This is an extract of our Van Uden document, which we sell as part of our Conflict of Laws BCL Notes collection written by the top tier of Oxford students.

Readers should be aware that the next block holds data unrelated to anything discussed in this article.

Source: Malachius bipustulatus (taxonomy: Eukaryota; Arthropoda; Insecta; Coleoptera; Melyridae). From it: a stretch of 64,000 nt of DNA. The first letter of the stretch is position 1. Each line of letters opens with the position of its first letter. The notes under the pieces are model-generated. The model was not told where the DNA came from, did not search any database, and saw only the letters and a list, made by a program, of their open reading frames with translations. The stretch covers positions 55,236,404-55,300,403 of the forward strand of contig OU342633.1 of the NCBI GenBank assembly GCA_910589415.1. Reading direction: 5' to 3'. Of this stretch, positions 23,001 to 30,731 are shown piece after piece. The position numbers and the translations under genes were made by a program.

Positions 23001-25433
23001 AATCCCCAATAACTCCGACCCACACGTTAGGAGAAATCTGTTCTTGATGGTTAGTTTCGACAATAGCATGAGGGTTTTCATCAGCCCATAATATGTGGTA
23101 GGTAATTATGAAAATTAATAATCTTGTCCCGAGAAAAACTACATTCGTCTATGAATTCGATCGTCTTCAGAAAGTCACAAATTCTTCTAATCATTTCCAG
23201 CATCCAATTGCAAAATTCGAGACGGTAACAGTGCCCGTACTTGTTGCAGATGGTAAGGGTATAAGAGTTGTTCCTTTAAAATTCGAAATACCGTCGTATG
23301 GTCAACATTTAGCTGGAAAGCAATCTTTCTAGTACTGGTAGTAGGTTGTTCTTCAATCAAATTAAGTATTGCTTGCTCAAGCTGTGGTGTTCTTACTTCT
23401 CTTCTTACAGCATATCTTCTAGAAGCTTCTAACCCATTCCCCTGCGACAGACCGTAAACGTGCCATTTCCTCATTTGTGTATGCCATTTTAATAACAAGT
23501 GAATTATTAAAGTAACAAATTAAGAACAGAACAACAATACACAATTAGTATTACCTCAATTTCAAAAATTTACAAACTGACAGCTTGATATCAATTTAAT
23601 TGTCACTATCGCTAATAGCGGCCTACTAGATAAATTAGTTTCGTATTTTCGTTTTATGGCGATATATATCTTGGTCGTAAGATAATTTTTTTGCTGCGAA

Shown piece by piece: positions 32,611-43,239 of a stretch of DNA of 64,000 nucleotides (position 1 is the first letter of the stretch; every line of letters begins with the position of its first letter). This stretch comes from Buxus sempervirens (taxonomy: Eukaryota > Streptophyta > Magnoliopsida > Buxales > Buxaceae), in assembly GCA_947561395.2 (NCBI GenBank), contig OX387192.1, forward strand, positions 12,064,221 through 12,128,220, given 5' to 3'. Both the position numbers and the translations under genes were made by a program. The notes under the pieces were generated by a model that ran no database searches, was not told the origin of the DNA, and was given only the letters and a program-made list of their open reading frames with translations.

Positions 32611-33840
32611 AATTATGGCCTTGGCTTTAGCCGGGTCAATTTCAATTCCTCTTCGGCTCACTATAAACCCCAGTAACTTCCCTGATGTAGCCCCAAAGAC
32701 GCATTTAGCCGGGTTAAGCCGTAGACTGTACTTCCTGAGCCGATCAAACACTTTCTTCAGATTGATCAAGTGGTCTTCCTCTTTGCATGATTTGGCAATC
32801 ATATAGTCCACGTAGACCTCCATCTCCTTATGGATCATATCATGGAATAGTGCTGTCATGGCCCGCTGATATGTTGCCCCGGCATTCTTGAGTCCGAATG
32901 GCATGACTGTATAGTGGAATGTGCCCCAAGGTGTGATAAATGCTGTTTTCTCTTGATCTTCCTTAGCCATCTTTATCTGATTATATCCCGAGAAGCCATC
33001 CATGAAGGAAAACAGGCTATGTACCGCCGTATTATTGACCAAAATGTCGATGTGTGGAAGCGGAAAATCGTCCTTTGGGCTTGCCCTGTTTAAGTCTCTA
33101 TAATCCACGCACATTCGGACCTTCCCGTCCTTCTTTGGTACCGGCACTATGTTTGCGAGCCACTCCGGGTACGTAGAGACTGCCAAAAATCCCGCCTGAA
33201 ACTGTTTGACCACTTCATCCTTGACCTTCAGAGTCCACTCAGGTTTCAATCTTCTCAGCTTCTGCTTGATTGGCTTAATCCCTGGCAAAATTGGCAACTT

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VAN UDEN (1998) FACTS Those questions were raised in the context of a dispute between Van Uden Maritime BV ('Van Uden'), established at Rotterdam, the Netherlands, and Kommanditgesellschaft in Firma Deco-Line and Another ('Deco-Line'), of Hamburg, Germany, concerning an application for interim relief (in kort geding proceedings) relating to the payment of debts arising under a contract containing an arbitration clause. In March 1993 Van Uden and Deco-Line concluded a 'slot/space charter agreement', under which Van Uden undertook to make available to Deco-Line cargo space on board vessels operated by Van Uden, either on its own account or in association with other shipping lines, on a liner service between northern or western parts of Europe and west Africa. In return, Deco-Line was to pay charter hire in accordance with the rates agreed between the parties. Van Uden instituted arbitration proceedings in the Netherlands pursuant to the agreement, on the ground that Deco-Line had failed to pay certain invoices submitted to it by Van Uden. Application for interim relied by Van Uden: Van Uden also applied to the President of the Rechtbank (District Court), Rotterdam, for interim relief on the grounds that Deco-Line was not displaying the necessary diligence in the appointment of arbitrators and that non-payment of its invoices was disturbing its cash flow. In those proceedings, Deco-Line objected, first, that the Netherlands court had no jurisdiction to entertain the claims. Being established in Germany, it could be sued only before the German courts. The President of the Rechtbank dismissed that objection on the ground that an order sought as interim relief must be regarded as a provisional measure within the meaning of Article 24 of the Convention. HOLDING Application of Art. 31 - Provisional measures In addition, Article 24, in Section 9 of the Convention, adds a rule of jurisdiction falling outside the system set out in Articles 2 and 5 to 18, whereby a court may order provisional or protective measures even if it does not have jurisdiction as to the substance of the case. Under that provision, the measures available are those provided for by the law of the State of the court to which application is made.
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